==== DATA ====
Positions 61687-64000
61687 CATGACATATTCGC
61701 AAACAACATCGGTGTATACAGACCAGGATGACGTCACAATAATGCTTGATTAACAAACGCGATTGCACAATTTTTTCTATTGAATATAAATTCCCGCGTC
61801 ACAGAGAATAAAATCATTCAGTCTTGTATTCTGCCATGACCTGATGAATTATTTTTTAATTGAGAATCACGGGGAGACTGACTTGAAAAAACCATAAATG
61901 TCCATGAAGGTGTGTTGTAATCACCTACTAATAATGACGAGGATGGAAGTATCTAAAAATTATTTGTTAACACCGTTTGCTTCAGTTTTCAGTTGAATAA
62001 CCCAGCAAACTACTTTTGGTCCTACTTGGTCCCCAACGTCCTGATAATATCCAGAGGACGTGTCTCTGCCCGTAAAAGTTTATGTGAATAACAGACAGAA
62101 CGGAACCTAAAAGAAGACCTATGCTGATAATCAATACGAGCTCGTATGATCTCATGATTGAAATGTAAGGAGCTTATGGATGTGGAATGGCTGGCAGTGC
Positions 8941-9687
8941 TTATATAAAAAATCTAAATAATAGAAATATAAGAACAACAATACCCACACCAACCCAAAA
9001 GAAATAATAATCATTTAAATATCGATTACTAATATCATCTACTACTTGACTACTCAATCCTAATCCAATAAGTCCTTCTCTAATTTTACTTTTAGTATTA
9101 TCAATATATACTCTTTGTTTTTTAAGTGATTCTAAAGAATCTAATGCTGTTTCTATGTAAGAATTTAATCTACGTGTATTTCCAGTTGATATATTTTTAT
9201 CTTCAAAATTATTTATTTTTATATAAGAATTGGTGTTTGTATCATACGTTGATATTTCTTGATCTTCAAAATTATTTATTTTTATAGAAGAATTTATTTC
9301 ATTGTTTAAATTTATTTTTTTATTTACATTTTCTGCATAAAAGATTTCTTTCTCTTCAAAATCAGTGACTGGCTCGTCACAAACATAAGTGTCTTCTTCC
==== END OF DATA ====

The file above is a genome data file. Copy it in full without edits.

Positions 61687-64000
61687 CATGACATATTCGC
61701 AAACAACATCGGTGTATACAGACCAGGATGACGTCACAATAATGCTTGATTAACAAACGCGATTGCACAATTTTTTCTATTGAATATAAATTCCCGCGTC
61801 ACAGAGAATAAAATCATTCAGTCTTGTATTCTGCCATGACCTGATGAATTATTTTTTAATTGAGAATCACGGGGAGACTGACTTGAAAAAACCATAAATG
61901 TCCATGAAGGTGTGTTGTAATCACCTACTAATAATGACGAGGATGGAAGTATCTAAAAATTATTTGTTAACACCGTTTGCTTCAGTTTTCAGTTGAATAA
62001 CCCAGCAAACTACTTTTGGTCCTACTTGGTCCCCAACGTCCTGATAATATCCAGAGGACGTGTCTCTGCCCGTAAAAGTTTATGTGAATAACAGACAGAA
62101 CGGAACCTAAAAGAAGACCTATGCTGATAATCAATACGAGCTCGTATGATCTCATGATTGAAATGTAAGGAGCTTATGGATGTGGAATGGCTGGCAGTGC
Positions 8941-9687
8941 TTATATAAAAAATCTAAATAATAGAAATATAAGAACAACAATACCCACACCAACCCAAAA
9001 GAAATAATAATCATTTAAATATCGATTACTAATATCATCTACTACTTGACTACTCAATCCTAATCCAATAAGTCCTTCTCTAATTTTACTTTTAGTATTA
9101 TCAATATATACTCTTTGTTTTTTAAGTGATTCTAAAGAATCTAATGCTGTTTCTATGTAAGAATTTAATCTACGTGTATTTCCAGTTGATATATTTTTAT
9201 CTTCAAAATTATTTATTTTTATATAAGAATTGGTGTTTGTATCATACGTTGATATTTCTTGATCTTCAAAATTATTTATTTTTATAGAAGAATTTATTTC
9301 ATTGTTTAAATTTATTTTTTTATTTACATTTTCTGCATAAAAGATTTCTTTCTCTTCAAAATCAGTGACTGGCTCGTCACAAACATAAGTGTCTTCTTCC